To the Editor:
As health care providers, we should help our patients register to vote.
Voter turnout in the United States remains a serious problem. Driven by low rates of registration, participation in U.S. elections is lower than in most other developed nations. Despite unprecedented public interest, the 2016 election drew fewer than 60% of eligible voters to the polls.
The weight of this problem is not borne equally. In 2012, Asian and Latino Americans voted at a rate 20% lower than whites or blacks. Poorer and less-educated citizens turned out at half the rate of their more affluent peers.1 Despite talk of a groundswell of poorly educated white voters in the most recent election, the results from 2016 will likely show a familiar trend.
The people least likely to vote are also those with the poorest health in our society. Failing to vote, of course, does not lead to poor health, but the two issues are inextricably tied. A 2001 study found a striking connection between voter participation and self-reported health. In states with the greatest disparities in voter participation between rich and poor, citizens tended to rate their health poorly. On the other hand, citizens of more egalitarian states rated their health better.2 This phenomenon seems peculiar, but a growing body of literature suggests an explanation. Among nations and states, electorates that contain fewer low-income voters tend to have less generous social welfare systems. Administrations enact legislation that favors their electoral coalitions, and higher-class interests—overrepresented in such blocs—are often at odds with policies benefiting the poor. Thus, by failing to vote, society’s most disenfranchised citizens are foregoing a powerful opportunity to influence their elected officials and improve their conditions.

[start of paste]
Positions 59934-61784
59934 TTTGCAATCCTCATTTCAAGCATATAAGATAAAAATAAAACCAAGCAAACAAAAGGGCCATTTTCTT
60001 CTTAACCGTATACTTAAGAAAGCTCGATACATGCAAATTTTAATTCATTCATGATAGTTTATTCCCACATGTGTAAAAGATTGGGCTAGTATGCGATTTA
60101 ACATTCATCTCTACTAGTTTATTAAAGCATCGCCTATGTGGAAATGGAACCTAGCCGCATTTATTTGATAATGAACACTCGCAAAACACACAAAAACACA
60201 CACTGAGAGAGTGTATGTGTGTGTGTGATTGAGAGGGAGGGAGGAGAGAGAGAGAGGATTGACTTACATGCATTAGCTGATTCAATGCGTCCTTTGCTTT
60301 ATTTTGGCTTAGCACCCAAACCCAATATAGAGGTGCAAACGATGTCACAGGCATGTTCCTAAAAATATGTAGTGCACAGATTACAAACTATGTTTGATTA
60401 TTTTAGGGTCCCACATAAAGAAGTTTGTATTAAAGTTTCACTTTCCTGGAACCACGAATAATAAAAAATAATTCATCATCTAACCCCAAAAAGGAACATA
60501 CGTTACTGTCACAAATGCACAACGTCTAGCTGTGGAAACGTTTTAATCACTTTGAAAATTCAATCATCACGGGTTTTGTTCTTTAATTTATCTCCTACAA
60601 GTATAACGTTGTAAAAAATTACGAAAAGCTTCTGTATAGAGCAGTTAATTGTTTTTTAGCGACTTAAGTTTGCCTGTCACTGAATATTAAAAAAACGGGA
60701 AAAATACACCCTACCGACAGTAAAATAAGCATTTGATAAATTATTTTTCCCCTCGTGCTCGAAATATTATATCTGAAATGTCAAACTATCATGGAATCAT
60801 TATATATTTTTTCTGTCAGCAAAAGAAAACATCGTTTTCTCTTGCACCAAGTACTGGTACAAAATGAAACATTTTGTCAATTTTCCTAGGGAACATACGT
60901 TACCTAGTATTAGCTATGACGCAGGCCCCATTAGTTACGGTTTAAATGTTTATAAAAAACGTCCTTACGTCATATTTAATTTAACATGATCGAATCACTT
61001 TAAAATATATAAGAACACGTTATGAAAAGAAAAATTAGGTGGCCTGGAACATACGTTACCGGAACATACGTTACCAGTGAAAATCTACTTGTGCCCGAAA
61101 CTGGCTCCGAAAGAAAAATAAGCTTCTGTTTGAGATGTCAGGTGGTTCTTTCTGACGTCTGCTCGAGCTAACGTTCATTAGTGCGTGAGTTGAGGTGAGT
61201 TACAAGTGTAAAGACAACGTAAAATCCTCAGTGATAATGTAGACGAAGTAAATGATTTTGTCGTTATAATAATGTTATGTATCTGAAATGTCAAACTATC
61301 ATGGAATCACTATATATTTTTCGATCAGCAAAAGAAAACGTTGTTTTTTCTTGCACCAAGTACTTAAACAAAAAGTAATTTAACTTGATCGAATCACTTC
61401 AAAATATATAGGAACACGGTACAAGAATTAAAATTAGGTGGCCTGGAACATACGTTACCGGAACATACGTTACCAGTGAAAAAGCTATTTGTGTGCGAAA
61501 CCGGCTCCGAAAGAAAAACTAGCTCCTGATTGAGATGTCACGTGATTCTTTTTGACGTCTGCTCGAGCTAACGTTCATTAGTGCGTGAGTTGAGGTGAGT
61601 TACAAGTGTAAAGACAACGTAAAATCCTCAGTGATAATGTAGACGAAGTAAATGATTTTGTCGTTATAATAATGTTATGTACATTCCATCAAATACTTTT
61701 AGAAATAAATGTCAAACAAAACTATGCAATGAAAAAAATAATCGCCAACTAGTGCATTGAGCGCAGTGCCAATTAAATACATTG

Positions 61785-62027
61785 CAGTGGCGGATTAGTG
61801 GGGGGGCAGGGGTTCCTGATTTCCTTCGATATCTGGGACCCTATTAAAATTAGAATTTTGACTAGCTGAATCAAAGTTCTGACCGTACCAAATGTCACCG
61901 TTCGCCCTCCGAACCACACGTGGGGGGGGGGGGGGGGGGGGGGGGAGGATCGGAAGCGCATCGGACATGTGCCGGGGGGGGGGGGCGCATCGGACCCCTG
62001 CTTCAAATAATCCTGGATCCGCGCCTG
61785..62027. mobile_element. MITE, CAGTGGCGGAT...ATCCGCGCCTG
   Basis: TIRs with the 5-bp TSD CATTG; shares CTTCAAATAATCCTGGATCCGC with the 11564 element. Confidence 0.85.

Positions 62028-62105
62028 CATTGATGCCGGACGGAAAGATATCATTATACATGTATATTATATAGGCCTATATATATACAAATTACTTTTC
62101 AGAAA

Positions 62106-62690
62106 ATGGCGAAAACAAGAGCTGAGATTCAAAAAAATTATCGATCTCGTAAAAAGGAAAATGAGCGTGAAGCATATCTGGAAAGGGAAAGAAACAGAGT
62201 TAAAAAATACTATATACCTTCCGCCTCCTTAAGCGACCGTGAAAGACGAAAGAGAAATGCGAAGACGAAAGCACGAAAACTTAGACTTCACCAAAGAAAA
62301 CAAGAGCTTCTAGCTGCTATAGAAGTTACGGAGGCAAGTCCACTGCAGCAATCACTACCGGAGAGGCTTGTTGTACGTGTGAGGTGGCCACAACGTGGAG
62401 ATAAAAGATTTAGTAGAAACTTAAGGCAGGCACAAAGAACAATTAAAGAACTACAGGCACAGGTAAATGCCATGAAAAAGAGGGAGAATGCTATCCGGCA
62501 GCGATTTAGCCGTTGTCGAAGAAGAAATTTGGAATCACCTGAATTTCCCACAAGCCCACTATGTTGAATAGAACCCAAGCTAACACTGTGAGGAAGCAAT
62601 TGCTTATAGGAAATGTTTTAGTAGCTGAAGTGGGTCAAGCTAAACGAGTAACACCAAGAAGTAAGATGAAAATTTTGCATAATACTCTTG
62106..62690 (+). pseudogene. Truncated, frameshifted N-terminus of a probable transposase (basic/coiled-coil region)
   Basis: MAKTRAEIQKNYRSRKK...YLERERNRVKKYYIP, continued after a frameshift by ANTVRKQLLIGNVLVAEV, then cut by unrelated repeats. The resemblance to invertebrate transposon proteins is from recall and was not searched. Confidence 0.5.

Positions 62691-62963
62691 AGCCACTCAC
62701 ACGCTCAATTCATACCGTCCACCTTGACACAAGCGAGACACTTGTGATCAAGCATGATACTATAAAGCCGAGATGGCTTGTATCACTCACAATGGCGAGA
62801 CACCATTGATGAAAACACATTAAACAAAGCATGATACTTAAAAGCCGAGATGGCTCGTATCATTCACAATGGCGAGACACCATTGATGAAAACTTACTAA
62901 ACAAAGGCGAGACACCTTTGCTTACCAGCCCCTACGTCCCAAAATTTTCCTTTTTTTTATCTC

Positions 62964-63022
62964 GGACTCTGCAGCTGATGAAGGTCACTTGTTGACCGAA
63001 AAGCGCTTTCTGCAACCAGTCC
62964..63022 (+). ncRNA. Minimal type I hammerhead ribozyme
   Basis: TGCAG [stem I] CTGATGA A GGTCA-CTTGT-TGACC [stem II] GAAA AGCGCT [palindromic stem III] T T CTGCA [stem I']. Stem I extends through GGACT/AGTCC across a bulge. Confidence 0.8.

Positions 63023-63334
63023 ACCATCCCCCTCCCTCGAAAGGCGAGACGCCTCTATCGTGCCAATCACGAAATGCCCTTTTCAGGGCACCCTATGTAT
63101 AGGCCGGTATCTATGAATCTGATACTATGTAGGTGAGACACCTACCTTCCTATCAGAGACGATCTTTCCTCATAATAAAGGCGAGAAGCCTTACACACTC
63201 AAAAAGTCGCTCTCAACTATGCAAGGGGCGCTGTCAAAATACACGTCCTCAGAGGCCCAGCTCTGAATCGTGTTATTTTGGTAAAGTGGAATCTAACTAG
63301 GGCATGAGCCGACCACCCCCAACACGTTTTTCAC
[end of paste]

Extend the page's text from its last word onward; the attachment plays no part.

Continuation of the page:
Clinical duties demand the primary attention of all health care providers, but we believe that helping patients register to vote is a meaningful professional aspiration. While it would be inappropriate for physicians to coerce their patients to adopt specific political views, recent experiences have proven that voter registration drives in clinics can be performed easily, ethically, and without tarnishing the patient–doctor relationship.3
By empowering our patients from every socioeconomic and ethnic background to vote, we can help them strive, in a small but absolute manner, for the rights that they believe in, for health care and beyond.
Fourth-year medical student, Harvard Medical School, Boston, Massachusetts; [email protected]; ORCID: http://orcid.org/0000-0002-9101-9262.
David Jones, MD, PhD
A. Bernard Ackerman Professor of the Culture of Medicine, Department of Global Health and Social Medicine, Harvard Medical School, Boston, Massachusetts; ORCID: http://orcid.org/0000-0003-0039-7784.
1. Perez V. Representational Bias in the 2012 Electorate. January 2015. Washington, DC: Project Vote; http://www.projectvote.org/wp-content/uploads/2015/06/Representational-Bias-in-the-2012-Electorate.pdf
. Accessed May 24, 2017.
2. Blakely TA, Kennedy BP, Kawachi I. Socioeconomic inequality in voting participation and self-rated health. Am J Public Health. 2001;91:99104.
3. Liggett A, Sharma M, Nakamura Y, Villar R, Selwyn P. Results of a voter registration project at 2 family medicine residency clinics in the Bronx, New York. Ann Fam Med. 2014;12:466469.